Their two strongest slogans are “Send a message to Washington” and “Take back America.” I know both very well because they were the main tools used to defeat me in Utah’s Republican convention two weeks ago. They also worked in Kentucky on Tuesday. They are more powerful than most pundits inside the Beltway realize.

More importantly, he points out that, by November or next year, Americans will be ready for sunny optimism again.

We can advance positive ideas, recognize today’s problems, and point to that brighter future all at the same time.  Honestly, that’s what leaders do every day.

No fool would believe that the incoming batch of legislators can solve all the problems generated over fifty years. But we must tackle a few.  I outlined some of the areas for consideration in the CS Monitor piece, but I’d propose just three reforms for the first term: Repeal the healthcare takeover, overhaul the tax code, and set an expiration date on one entitlement program.

Repeal Healthcare Takeover

The first step toward getting out of debt is to stop borrowing money. The easiest way for Washington to stop borrowing money is to stop creating new entitlement programs.

Now, Barack Obama will veto the repeal.  Do it anyway.  The left will claim we have no solution. Let them.  The American people have already decided this, and they came down on our side. The debate is over: ObamaCare lost everywhere except Washington, DC.

The replacement will be to unshackles states from crafting experiments to determine the best solution.  Other states will follow the successful models and shun the failures.  When done at the state level, experimentation works. When Washington experiments, the whole nation is in danger.

Overhaul the Tax Code

The income tax system in the United States is a sham designed to perpetuate itself by breeding succeeding generations of accountants, lawyers, and tax experts who will lobby to sustain an industry.

No more.

We need to begin this overhaul by implementing the system Ronald Reagan and Jack Kemp wanted in the 1970s: A flat tax on earnings above a certain threshold.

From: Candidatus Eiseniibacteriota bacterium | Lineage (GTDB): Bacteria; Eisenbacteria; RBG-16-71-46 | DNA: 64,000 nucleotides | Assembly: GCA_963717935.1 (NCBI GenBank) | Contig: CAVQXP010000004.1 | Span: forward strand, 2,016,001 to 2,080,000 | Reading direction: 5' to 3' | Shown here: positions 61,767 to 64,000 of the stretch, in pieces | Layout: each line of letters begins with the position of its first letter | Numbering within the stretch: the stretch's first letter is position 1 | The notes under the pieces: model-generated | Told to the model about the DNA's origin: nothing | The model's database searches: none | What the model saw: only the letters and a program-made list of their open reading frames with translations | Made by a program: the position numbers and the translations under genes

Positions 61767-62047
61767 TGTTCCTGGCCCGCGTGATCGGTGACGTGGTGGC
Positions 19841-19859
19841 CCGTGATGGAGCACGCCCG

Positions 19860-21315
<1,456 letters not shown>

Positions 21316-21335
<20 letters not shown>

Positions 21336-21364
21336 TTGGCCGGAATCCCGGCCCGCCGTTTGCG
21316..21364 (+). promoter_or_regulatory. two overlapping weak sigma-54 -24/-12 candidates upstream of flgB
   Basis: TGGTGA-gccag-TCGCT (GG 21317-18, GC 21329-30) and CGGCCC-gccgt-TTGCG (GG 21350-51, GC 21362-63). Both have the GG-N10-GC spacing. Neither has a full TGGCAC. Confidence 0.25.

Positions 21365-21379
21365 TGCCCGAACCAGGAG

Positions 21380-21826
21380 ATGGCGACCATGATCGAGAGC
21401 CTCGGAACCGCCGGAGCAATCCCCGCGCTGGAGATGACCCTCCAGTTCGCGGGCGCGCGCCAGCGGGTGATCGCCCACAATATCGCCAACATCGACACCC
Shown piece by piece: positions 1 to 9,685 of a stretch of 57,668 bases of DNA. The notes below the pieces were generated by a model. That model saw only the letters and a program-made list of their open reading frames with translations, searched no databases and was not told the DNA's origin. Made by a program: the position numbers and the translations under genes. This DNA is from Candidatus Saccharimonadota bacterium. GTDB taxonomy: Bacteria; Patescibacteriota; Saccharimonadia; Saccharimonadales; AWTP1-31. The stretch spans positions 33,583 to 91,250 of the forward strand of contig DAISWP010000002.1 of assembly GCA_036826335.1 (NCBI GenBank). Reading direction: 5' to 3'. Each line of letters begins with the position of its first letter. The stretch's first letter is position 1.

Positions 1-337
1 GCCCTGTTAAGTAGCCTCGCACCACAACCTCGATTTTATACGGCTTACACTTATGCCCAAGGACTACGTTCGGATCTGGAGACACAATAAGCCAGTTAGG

I don’t know the exact numbers, but I see the new tax form looking like this:

1040F

As I said, the exempt amount and the percentage are probably not perfect, but the formula works. The exempted amount would be indexed to inflation to that the government has no incentive to allow inflation to raise your taxes.

This is a formula everyone can understand, with the exception of Washington bureaucrats and politicians.

I know many in the Tea Party movement are fans of the Fair Tax, but I am not, and I’ll explain why: the Fair Tax is impossible to explain and easy to attack.

In Pennsylvania’s 12th Congressional District race to fill Jack Murtha’s term, the Tea Party candidate, Tim Burns, was portrayed as supporting the Fair Tax.

Most voters didn’t  “get” the Fair Tax idea until Tim’s opponent, Mark Critz, and the DCCC explained it this way: “Tim Burns wants to impose a 25 percent national sales tax on everything you buy.”

Burns lost, and it wasn’t close.

The Fair Tax might represent a much better solution, both economically and Constitutionally, than the Flat Tax.  But if the Fair Tax gets our best candidates defeated and cannot get through Congress, what good is it?  At present, the Fair Tax is simply too complicated to win broad national support.  It involves too many formulas and rebates and repealing the 16th Amendment.